With labor and management leaders preparing to sit down at the bargaining table, hundreds of employees at the Federal Housing Finance Agency may soon see changes in their workplace.
Pay equity, employee engagement and the creation of a clear grievance procedure are top of mind for Nathan Watkins, president of the nearly brand-new bargaining unit under the National Treasury Employees Union.
“It was almost exactly two years ago that a small group of employees, including myself, reached out to a couple of national unions trying to form a chapter at FHFA,” Watkins said in an interview. “We wanted, first and foremost, to give employees a voice.”
The organization campaign for FHFA, a small financial regulatory agency with a staff of a little over 700 employees, culminated in an overwhelmingly majority vote to unionize in August 2023. FHFA employees voted 254-24, or 91%, in favor of the union’s establishment. Currently, the bargaining unit represents about 500 employees.
“It was a wonderfully affirming, encouraging, uplifting result — but then there was so much work to do,” Watkins said. “All of a sudden, we’re bargaining the impact and implementation of certain policy changes and merit increases for the year.”
The next steps for the new NTEU bargaining unit are to sit down with FHFA management to negotiate and eventually sign off on the first-ever collective bargaining agreement for the agency. The upcoming contract will cover many areas that directly impact the workforce, including pay, benefits, work hours and other employment conditions. It is expected to be finalized sometime this year.
It’s a lot of work on the plate of what Watkins said is a “very small shop” of bargaining unit leaders.
“I’ve forgotten the rhythm of ‘9-to-5,’” he said. “It might be a bit of a pipe dream, but getting a good night’s sleep every night for a week would really show that we’ve pulled it off.”
The creation of a bargaining unit has been a long time coming. Over the last few years, FHFA has experienced a decline in employee engagement, according to the results of the Federal Employee Viewpoint Survey (FEVS) and the Partnership for Public Service’s Best Places to Work rankings. Satisfaction with pay, similar to federal employees at many other agencies, has also been declining for several years.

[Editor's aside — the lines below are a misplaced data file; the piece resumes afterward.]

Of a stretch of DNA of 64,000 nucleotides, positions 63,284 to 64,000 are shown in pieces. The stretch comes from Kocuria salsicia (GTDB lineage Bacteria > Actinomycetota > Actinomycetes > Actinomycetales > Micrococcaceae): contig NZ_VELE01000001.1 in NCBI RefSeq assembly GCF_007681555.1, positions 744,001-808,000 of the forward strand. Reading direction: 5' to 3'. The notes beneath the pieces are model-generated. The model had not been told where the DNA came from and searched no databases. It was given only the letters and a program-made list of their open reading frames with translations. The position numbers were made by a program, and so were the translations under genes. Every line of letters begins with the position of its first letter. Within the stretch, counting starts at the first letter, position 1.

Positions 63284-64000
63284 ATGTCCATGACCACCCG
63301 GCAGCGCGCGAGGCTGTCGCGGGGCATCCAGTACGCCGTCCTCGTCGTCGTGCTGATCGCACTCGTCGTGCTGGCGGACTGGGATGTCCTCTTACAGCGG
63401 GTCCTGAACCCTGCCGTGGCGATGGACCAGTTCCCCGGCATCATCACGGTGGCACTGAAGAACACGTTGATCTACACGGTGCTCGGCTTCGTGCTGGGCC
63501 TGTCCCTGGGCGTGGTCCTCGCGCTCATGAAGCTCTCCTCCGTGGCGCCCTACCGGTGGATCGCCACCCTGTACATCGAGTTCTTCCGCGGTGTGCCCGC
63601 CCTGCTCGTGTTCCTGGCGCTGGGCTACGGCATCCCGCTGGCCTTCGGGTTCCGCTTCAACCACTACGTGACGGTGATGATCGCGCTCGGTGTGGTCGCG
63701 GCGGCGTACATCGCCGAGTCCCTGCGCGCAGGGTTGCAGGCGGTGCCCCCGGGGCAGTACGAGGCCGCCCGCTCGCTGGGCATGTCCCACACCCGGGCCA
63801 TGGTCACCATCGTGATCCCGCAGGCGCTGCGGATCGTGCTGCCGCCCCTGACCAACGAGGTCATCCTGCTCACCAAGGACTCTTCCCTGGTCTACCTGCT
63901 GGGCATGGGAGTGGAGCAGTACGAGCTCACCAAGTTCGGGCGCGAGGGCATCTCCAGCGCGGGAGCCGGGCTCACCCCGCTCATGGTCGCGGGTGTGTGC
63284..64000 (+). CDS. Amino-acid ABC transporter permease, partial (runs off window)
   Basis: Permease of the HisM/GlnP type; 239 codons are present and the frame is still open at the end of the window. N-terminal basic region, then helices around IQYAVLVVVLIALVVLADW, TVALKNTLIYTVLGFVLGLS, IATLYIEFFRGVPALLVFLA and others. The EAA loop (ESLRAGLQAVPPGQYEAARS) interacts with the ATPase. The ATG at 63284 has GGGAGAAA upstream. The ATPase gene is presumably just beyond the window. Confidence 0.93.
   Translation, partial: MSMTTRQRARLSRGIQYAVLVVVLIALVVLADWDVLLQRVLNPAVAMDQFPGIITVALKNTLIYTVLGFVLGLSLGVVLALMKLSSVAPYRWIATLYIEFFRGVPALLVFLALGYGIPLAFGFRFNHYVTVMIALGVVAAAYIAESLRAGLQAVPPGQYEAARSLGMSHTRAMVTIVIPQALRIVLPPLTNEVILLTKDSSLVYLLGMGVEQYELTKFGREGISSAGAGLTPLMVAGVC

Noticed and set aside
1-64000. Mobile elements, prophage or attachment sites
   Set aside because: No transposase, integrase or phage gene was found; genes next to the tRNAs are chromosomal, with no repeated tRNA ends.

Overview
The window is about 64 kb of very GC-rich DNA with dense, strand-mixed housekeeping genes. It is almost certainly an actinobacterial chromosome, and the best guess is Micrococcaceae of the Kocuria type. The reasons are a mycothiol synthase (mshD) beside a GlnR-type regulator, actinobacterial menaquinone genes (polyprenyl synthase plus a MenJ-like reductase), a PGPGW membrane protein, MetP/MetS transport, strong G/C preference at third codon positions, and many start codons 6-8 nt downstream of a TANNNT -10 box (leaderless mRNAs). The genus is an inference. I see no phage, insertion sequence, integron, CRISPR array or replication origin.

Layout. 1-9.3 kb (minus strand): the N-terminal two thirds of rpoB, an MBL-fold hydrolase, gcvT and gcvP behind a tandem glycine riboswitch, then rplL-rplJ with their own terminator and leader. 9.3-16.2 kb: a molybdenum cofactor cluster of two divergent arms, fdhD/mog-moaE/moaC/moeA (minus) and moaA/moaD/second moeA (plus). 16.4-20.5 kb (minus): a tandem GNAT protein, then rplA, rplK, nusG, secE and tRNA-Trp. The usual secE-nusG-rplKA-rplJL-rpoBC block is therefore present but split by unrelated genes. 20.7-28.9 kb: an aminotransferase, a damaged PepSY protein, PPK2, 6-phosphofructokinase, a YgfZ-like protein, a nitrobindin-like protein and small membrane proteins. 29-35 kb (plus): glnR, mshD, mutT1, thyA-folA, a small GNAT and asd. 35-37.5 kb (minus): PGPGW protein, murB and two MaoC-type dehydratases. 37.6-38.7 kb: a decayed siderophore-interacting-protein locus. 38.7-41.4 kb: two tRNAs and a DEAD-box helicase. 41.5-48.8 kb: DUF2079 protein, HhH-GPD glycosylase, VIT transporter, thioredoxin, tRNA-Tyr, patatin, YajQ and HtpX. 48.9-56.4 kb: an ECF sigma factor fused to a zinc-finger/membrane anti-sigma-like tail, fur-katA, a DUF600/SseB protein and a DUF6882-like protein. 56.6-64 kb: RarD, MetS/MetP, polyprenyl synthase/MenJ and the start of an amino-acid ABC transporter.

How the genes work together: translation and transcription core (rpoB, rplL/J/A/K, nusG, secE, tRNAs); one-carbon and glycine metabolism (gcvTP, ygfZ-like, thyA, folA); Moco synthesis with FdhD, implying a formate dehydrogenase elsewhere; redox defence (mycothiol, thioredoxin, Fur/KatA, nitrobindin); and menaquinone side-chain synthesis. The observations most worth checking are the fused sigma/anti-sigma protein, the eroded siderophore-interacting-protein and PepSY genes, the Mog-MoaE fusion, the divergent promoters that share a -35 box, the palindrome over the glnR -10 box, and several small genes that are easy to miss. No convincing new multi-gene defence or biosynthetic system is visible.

“Despite there being such a high morale drop, we saw a rapid climb to the top of response rates by agency,” Watkins said. “We still don’t believe that we’re being heard by the agency.”
Bob Stanton, FHFA’s branch chief of performance management and total rewards, said having FEVS results on hand — including the spike in response rate — is crucial to making improvements going forward.
“We’re looking forward to the upcoming FEVS, to be honest with you,” Stanton said in an interview. “We want to continue to learn from our employees, and we want to continue to learn from the union and have that collaborative relationship with them.”
There are other ways FHFA has been trying to gather feedback from employees. In addition to FEVS, the agency has “engagement ambassadors” who meet regularly to discuss ideas to better engage employees. Staff members can also use an online platform called “idea scale” to bring their suggestions for improving engagement up to the leadership level, said Debra Chew, FHFA’s director of the Office of Equal Opportunity and Fairness.
“Through that process, we were really intentional in making sure that we were listening to the workforce and receiving their input,” Chew said in an interview.
In response to feedback, FHFA has offered “wellness” time off, which includes three hours of leave per pay period, and one full workday a year. Additionally, Chew said the agency offers full-time telework during the month of August, which can be difficult for employees who have kids at home returning back to school that month.
But in cases where there are further concerns from employees, Watkins said establishing an administrative grievance process is necessary as part of the collective bargaining agreement. It’s a way for employees to formally file concerns with management to then be addressed and resolved.
“We also want to really fill the void that is there right now, where employees can receive information from the agency about policies or resources that are available,” Watkins said. “It will give employees a voice so that their concerns, even if they’re not formal grievances, can be heard and acknowledged by the agency. That exchange of information to and from employees is one of our top priorities. I hope that the agency will hear us and acknowledge our appetite to speak up, to be heard and to work with us.”